With the IndyCar races in Toronto only days away, excitement is growing throughout the city. The event that can make or break a season is finally upon us. And what’s better: we get not one but two days of great racing in Canada!
Did you know that in the 9 times out of the 26 races that have occurred on the streets of Toronto, the winner has gone on to claim the championship? Dario Frachitti’s done it twice, in 2009 and 2011, while Ryan Hunter-Reay, Bobby Rahal, Al Unser jr, Michael Andretti, Alex Zanardi, Cristiano da Matta, Paul Tracy, and Sebastien Bourdais have each achieved this once. What’s more, 3 of the aforementioned people are competing in these races, 2 of them are team owners now, and 1 will be commentating for his native audience! This race has proven in the past to be a pivotal point in deciding championships.
Yet it has a mind of its own. Take Canada’s favorite James Hinchcliffe for example. Hinch has never done well on this circuit. Last year he finished 22nd, and the year before 14th. Looking back to his Indy Lights days, he was 10th in 2010. He did have a podium in 2009, but his two races on the circuit in 2007 and 2006 resulted in a retirement and 6th respectively. Out of 6 times on the circuit, his best finish of 3rd came when he was 22 years old.
While some drivers may have had bad luck at this track, it’s been very rewarding to others. Dario Franchitti, a driver who most Canadians would dub to be an honorary Canuck, has found tremendous success on these streets. Dario has 4 poles to his name on top of 3 race wins. Since 2009, he’s either won pole or finished on the podium. Coming off of a very strong performance at Pocono, these races could be the turning point in what has been a lackluster season so far. Given his history, Franchitti should do well this weekend.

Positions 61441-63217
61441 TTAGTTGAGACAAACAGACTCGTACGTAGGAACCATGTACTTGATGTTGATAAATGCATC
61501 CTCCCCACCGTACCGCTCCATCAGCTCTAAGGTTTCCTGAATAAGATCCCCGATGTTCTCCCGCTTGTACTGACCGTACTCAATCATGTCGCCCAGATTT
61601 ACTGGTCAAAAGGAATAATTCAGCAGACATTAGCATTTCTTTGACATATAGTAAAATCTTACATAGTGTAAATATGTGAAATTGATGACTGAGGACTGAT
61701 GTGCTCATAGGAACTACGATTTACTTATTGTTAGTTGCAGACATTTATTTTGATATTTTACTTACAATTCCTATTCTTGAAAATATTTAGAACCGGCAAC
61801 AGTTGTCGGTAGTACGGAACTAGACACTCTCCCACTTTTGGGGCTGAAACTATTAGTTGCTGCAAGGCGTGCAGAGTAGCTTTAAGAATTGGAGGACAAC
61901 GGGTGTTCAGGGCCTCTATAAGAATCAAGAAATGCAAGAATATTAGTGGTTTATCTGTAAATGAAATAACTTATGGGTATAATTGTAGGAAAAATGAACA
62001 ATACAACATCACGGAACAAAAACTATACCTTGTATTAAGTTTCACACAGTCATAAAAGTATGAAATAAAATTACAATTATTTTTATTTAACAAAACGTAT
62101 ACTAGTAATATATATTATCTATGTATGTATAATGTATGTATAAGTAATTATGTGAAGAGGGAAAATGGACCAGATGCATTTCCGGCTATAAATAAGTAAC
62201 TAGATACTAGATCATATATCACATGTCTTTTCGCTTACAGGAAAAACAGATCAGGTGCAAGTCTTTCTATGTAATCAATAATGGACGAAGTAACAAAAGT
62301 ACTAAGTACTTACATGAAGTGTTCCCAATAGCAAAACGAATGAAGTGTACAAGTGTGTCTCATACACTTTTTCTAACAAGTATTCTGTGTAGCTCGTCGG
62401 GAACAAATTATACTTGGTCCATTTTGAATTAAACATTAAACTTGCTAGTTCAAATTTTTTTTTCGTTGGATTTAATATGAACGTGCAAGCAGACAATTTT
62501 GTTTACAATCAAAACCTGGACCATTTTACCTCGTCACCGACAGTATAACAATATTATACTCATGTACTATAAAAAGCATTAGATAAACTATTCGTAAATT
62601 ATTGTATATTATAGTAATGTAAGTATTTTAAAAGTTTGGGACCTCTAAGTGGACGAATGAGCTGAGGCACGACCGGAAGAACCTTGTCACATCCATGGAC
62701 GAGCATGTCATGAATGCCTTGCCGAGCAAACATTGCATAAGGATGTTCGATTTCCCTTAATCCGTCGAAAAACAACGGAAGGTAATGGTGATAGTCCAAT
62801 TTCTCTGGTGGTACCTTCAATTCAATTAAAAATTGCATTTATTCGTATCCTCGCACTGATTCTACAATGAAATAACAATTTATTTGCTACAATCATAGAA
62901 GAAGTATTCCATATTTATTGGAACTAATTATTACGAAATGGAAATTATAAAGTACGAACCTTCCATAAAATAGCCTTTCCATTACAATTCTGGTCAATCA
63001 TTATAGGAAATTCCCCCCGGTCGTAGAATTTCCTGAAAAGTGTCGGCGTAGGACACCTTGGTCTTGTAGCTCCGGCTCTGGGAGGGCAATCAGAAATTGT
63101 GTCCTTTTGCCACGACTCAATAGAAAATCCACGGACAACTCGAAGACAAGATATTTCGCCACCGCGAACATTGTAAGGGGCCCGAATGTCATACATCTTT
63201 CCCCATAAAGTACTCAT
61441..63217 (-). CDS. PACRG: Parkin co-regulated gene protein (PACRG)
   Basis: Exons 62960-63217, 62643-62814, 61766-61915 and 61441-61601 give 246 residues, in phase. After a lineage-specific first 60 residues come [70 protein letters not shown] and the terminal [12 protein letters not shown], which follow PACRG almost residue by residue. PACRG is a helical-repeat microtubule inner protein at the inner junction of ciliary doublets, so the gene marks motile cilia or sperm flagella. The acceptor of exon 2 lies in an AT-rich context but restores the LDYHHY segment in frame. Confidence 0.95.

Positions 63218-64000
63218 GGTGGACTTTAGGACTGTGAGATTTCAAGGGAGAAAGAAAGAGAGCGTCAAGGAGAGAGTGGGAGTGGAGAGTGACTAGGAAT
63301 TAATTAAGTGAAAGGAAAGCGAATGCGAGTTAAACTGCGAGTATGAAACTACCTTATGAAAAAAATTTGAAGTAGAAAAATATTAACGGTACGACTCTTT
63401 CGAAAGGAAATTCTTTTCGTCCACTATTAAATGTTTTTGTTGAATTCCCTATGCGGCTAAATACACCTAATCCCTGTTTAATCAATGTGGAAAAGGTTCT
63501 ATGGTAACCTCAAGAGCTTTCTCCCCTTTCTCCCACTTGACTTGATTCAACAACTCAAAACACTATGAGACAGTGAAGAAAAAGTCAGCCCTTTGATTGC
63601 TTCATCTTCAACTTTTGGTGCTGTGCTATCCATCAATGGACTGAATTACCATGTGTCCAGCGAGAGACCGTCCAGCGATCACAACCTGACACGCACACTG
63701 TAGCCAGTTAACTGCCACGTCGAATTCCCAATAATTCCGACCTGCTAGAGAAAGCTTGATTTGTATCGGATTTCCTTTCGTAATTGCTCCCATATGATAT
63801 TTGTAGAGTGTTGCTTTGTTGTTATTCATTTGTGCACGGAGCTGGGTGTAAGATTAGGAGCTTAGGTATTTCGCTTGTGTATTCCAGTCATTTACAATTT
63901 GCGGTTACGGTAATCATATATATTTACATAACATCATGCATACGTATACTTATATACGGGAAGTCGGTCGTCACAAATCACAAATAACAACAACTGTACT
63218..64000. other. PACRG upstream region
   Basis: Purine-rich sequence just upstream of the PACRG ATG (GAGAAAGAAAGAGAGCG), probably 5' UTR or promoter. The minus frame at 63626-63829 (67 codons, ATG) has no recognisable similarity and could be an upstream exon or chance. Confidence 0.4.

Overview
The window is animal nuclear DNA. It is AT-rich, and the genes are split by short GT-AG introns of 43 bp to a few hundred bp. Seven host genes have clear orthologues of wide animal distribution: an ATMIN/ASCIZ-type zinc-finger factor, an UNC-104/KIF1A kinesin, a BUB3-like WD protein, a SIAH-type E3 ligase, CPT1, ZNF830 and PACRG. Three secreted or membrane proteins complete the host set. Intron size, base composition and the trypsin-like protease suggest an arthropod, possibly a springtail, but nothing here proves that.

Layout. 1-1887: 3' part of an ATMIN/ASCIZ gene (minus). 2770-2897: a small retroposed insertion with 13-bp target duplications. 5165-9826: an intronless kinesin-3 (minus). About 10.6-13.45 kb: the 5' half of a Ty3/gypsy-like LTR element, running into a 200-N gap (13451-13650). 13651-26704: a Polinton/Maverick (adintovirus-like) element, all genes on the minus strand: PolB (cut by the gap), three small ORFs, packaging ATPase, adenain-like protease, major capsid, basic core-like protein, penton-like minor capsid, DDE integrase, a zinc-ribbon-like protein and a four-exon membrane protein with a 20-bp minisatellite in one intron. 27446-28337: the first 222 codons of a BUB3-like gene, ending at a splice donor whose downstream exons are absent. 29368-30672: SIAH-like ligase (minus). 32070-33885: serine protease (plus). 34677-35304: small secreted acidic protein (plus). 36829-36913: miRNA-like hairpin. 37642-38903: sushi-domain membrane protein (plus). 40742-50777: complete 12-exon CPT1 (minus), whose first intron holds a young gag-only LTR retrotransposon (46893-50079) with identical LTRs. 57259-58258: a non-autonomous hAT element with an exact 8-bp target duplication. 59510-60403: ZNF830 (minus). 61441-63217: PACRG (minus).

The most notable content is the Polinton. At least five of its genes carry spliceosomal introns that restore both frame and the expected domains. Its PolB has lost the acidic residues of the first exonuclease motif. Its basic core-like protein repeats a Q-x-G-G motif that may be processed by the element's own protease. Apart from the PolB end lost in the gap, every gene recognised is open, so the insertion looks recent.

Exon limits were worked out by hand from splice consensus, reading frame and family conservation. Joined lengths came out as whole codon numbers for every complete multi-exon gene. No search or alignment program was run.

Someone else hoping to do well in Toronto has far more pressure on his shoulders. Marco Andretti’s father, Michael, won on the streets of Toronto a record 7 times. 7! Marco’s best finish is 4th. Right now, he sits 3rd in points and is the only one of the top-7 without a win. 2 of his teammates have multiple wins. Marco must be feeling the pressure to perform well at a track where his family has traditionally thrived. It’s hard to imagine him staying up in the points battle without a win as the season winds to a close.
What I find most exciting about this weekend is the chameleon aspect. These drivers haven’t driven the road course set up on an IndyCar since Detroit. That means, by the time first practice begins on Friday, it will have been 38 days since their last adventures with different aero packages. Sure, the drivers have been busy every weekend in between, but they’ve been at Texas, Milwaukee, Iowa, and Pocano driving cars with little downforce, different brake cooling systems, and very different physical demands. How quickly the drivers can adapt back to these other cars will directly affect how much time they have towards getting the right set up for the race. If the driver has mental blocks or takes one session to re-acclimate, that’s a session lost.
It’s very physically demanding to drive a race. The pilots in the best shape should have a leg up for the Sunday race. It will be interesting to watch and see which drivers can recover more quickly from the stresses on Saturday and which ones have lingering fatigue when taking the green flag on Sunday. Given the way this season has fallen into place, expect to see at least one new face on the podium for each of the races. So far, 16 drivers have been on the podium over 11 races, with Ryan Hunter-Reay standing on 6. I wouldn’t be at all surprised to see someone else new for the season hoisting the 1st place trophy for at least one of the races, and am expecting to see one or two new faces make it up into the top-3.
Toronto has historically provided one championship changing race a year; in 2013, we get two.